These dolls bite
Blue Room’s Reservoir Dogs adaptation lives up to the hype
Chico, CA 95928
As the audience exited the Blue Room Theatre Saturday night for intermission, a young woman lay in a growing pool of blood seeping from the front of her blouse. By the time everyone returned to their seats some 20 minutes later and the houselights flashed for Reservoir Dolls to resume, the blood puddle had lengthened and begun trickling down the edge of the platform upon which “Ms. Orange” still rested.
The acts preceding this gory scene closely resemble the Quentin Tarantino pulp-noir screenplay of Reservoir Dogs, thick with stylized, witty dialogue and prolific use of expletives—which has been adapted here by Erika Soerensen (who also stars as Ms. White) and features an all-female cast playing “Nice Gal Eddie” and her gang.
The initial scenes are snapshots from Tarantino’s film and a nearly word-for-word reproduction, the difference being each curse word from the script has been feminized and gender roles have been inverted—as in Ms. Pink’s restaurant-gratuity diatribe (“He [the waiter] didn’t provide exceptional service”) and when Ms. Blonde (Jennifer Herbold) and Nice Gal Eddie (Dana Moore) provocatively wrestle and spank one another on the ground. The physical presence of these eight women bantering and swearing loudly at one another, along with the deft clicking of high heels across the stage, added a sensuality and liveliness to an otherwise dialogue-laden plot.
Irony is surely the point of this adaptation. However, the graphic violence of the original screenplay has some unexpected results when exacted upon attractive women in place of the film’s familiar male players. When Ms. Orange (played by Hilary Tellesen) arrives with her gut-shot wound and commences bleeding and moaning, the audience is noticeably stunned—a testament to both Tellesen’s acting ability and an example of the power in the suspension of disbelief. At intermission Ms. Orange remains “unconscious” on the stage till the next act as though she were a prop, at which time the audience cannot help noticing the growing pool of blood at the edge of the stage nor can they escape the shocking reminder of the preceding scenes.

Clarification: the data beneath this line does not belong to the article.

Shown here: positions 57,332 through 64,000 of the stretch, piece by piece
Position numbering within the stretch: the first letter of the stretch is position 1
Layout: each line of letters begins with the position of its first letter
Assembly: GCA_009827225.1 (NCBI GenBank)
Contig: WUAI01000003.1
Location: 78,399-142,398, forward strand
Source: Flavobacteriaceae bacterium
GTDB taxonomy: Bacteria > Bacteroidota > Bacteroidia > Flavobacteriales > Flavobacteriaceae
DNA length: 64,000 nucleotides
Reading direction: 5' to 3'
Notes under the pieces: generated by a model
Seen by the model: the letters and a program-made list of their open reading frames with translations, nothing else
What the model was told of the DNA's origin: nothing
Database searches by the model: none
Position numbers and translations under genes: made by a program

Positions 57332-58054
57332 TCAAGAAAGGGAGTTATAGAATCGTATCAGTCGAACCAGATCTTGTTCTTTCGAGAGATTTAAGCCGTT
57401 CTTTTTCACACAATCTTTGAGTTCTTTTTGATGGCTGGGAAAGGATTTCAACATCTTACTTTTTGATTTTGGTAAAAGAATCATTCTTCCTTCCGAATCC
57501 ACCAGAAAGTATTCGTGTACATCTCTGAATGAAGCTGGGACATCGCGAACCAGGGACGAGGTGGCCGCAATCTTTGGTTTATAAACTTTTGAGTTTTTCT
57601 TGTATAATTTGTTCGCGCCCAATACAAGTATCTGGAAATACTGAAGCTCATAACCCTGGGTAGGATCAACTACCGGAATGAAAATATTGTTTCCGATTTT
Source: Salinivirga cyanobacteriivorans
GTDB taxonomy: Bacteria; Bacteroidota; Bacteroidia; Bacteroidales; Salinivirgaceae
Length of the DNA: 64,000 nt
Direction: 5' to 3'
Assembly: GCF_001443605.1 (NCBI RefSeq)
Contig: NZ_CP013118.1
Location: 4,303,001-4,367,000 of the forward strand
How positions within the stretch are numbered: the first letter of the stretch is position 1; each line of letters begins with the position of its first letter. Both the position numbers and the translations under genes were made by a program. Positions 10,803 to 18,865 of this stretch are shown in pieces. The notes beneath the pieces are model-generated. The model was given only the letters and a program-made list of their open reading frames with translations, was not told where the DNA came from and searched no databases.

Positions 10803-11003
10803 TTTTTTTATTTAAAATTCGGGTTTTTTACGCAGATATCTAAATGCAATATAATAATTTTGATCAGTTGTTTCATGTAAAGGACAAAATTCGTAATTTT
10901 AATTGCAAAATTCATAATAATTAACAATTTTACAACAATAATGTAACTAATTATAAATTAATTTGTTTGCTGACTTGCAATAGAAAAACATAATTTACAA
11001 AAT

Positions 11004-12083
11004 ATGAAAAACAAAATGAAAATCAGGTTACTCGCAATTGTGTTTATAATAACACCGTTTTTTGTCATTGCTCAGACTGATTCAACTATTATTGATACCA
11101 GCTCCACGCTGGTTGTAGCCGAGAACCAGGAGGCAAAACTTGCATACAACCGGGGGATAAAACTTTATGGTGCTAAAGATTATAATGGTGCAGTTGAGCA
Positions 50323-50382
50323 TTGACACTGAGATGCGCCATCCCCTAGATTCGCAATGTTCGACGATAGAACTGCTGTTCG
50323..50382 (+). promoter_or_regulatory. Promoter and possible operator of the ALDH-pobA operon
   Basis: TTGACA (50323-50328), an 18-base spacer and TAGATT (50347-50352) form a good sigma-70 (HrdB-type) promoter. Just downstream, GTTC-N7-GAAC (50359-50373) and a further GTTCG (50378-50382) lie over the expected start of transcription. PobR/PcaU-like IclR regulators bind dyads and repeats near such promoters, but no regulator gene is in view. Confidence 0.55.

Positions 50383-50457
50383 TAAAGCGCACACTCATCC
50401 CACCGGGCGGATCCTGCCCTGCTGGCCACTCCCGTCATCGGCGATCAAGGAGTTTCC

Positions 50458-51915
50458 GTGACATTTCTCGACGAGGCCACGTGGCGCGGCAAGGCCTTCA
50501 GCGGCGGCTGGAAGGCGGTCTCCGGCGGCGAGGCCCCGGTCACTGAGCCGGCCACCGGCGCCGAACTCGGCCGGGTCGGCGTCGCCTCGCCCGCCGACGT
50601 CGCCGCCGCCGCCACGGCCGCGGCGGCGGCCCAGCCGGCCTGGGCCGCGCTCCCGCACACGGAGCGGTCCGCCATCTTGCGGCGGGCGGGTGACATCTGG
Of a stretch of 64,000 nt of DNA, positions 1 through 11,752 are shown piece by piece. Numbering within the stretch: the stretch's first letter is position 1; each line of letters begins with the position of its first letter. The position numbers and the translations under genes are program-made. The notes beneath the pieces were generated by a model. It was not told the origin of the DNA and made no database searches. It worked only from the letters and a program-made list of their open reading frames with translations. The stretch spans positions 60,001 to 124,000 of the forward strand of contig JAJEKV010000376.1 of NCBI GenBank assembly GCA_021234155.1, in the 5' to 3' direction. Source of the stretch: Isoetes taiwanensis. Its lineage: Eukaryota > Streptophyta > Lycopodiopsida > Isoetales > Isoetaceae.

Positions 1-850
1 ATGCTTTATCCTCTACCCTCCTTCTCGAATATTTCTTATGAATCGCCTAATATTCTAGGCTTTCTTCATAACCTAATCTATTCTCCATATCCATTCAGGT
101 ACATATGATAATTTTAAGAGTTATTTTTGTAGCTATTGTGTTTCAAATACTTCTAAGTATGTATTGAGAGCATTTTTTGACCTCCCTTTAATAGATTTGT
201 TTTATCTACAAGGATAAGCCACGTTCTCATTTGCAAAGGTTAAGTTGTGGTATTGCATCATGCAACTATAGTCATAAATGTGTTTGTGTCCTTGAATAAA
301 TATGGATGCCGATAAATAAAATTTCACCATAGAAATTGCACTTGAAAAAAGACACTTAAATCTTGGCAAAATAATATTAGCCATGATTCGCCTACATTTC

As Ms. White comforts Ms. Orange, tenderness is not lost—however, the tone in this adaptation varies from the same interaction between actors Harvey Keitel and Tim Roth in the film: between the men credibility and discretion are of consequence to the gang, and between the dying man and his partner these concerns are put aside. But there is something fundamentally different in Ms. White’s comforting of Ms. Orange: there is degree of professionalism involved, certainly—but the emotion between these women flows more freely in the concern for the injured Ms. Orange, and has much less to do with profits and the business of the robbery they’ve just committed.
Stark comic relief is sprinkled throughout the second act, including some risqué knife-lap-dancing by Herbold’s Ms. Blonde, and Ms. Orange at one point rising amid the gory mess and quipping about someone’s hair style–but this along with the gender-inverted dialogue and mannerisms are the exception. Reservoir Dolls ultimately reads more like drama than comedy or parody.
Director Jeremy Votava is brilliant in a minor role as the officer-in-uniform at the receiving end of several awe-inspiring face-slaps from Ms. Blonde, and Mabrie Ormes is clever and believable as the curmudgeonly boss, Joe. The entire cast—rounded out by Samantha Perry (Ms. Pink), Michelle Smith (Ms. Blue) and Rebecca Saucier (Ms. Brown)—skillfully handles the dense, interjecting dialogue, resulting in an impressive interpretation of Tarantino’s familiar heist plot.